If you have not yet tried the Body Weight Planner, we invite you to visit the new page to practice using the tool. A short instructional video can be found at https://youtu.be/v1gluQwieog.
Beginning in May 2018, the U.S. Food and Drug Administration is requiring certain restaurants to post calorie information on menus and menu boards. This is applies to chain restaurants and retail food establishments with more than 20 locations. These operations include:
Foods served at sit-down and fast-food restaurants, bakeries, coffee shops and restaurant-type foods in certain grocery and convenience stores.
Take-out and delivery foods.
Foods purchased at drive-through windows.
Foods that you serve yourself from a salad or hot-food bar.
Alcoholic drinks such as beer, wine and cocktails that appear on menus.
Foods at places of entertainment, such as movie theaters or amusement parks.
Calorie information on menus and menu boards must be clearly displayed. For self-service foods, such as foods served at salad bars and buffets, the information must be clearly displayed so consumers can see it when they are serving themselves.
The Center for Food Safety and Applied Nutrition has a large catalog of publications and videos on food safety, nutrition, dietary supplements, and more. Best of all, they are free!
The Education Resource Library is searchable by topic, audience, format, interactive and audio. Many are downloadable to print or you can order printed materials. There are many resources in a variety of languages. Sign up for CFSAN News for Educators to receive quarterly newsletters.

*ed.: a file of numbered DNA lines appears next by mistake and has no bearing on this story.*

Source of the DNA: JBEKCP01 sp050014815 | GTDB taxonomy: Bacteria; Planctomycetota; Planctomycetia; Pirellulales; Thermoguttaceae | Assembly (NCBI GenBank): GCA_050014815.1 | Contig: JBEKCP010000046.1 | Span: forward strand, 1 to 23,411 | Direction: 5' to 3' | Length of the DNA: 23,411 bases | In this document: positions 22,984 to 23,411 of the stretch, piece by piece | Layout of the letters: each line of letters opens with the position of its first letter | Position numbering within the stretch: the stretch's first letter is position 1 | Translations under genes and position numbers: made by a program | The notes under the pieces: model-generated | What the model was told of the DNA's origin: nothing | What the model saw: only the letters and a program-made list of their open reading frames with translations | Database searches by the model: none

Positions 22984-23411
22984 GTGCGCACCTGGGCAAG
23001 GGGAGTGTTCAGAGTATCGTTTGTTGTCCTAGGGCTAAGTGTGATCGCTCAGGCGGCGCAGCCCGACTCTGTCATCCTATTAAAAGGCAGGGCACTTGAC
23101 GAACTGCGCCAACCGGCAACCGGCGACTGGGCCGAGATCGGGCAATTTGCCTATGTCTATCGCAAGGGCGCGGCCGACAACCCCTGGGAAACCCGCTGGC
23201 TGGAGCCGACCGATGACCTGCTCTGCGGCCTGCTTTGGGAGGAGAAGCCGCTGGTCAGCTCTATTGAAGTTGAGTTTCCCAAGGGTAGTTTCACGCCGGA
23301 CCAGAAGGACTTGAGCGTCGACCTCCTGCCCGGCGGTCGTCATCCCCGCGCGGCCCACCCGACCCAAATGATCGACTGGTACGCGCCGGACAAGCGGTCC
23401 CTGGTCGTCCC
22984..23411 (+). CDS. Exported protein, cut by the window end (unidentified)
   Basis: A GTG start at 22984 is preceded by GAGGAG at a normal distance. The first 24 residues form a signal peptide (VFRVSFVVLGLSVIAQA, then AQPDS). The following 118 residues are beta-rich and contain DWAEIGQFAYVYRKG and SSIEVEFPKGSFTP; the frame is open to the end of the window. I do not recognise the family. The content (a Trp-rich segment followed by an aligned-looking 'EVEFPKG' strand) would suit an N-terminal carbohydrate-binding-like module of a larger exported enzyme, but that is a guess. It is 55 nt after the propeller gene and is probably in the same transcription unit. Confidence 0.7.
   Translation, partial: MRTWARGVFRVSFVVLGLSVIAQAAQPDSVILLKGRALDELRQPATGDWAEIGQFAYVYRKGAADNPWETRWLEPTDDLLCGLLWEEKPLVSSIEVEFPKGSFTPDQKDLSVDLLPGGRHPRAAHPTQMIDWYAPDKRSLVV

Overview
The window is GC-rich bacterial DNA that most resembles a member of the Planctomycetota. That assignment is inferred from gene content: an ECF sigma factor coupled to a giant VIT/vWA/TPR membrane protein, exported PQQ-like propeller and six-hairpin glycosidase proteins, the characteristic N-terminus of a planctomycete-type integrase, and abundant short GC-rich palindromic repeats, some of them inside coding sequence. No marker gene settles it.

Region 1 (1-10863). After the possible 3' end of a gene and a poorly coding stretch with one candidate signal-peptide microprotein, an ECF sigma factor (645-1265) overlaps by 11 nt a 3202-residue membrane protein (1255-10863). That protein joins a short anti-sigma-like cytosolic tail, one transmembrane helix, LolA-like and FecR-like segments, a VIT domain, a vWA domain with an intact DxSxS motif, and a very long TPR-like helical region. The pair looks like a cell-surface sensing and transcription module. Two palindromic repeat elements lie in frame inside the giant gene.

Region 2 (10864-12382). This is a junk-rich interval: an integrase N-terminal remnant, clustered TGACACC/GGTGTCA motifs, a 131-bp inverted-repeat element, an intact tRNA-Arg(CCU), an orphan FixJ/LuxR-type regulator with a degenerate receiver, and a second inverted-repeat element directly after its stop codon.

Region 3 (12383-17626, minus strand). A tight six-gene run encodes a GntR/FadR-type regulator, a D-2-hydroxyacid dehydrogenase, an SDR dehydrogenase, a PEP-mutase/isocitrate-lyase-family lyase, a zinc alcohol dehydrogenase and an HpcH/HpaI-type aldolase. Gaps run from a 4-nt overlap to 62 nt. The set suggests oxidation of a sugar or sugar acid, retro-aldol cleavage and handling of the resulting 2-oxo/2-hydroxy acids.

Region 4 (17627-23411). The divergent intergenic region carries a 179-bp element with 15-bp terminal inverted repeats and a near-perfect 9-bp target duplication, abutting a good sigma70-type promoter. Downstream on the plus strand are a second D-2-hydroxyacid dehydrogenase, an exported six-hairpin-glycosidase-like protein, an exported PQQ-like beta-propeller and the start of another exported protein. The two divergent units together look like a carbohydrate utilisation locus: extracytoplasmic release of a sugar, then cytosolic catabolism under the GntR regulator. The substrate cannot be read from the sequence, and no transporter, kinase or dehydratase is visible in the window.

With the new year underway, so are many types of diets to kick the year off in a healthy way. One of those diets is the ketogenic, or “keto”, diet. But is it a safe diet to use?
The keto diet is a high fat, moderate protein, and low carbohydrate diet. It has been a treatment for those with epilepsy since the 1920s as it can help reduce seizures. Today, anti-seizure medications are more commonly used. The diet does not allow fruits, some vegetables, grains, potatoes, sweets, or other high carbohydrate foods. The main purpose of the diet is to create ketones to get fuel into your cells instead of glucose. Excess ketone production results in ketosis.
While the keto diet may help you lose weight, it is a difficult diet to stick with in the long run. You miss out on beneficial nutrients from fruits, vegetables and grains. Once ketosis sets in, a rapid loss of “water weight” occurs which is not successful weight loss. And, in the long run, this type of diet can lead to eating disorders.
What captures the interest of students? FOOD! Yes, food can be used to engage students in inquiry-based science — really!
The Science and Our Food Supply Teacher Guides are challenging hands-on, minds-on activities that link food safety and nutrition to students’ everyday lives. They are crafted in a teacher-friendly modular format that easily fit into science, health, and other classes.
The topics include learning about bacteria, food storage and handling, pasteurization technology, the science of cooking a hamburger, DNA fingerprinting, and outbreak analysis. Nutrition topics include the Nutrition Facts Label, serving size and calories, sugar in beverages, sodium in snack foods, meal planning, and eating away from home.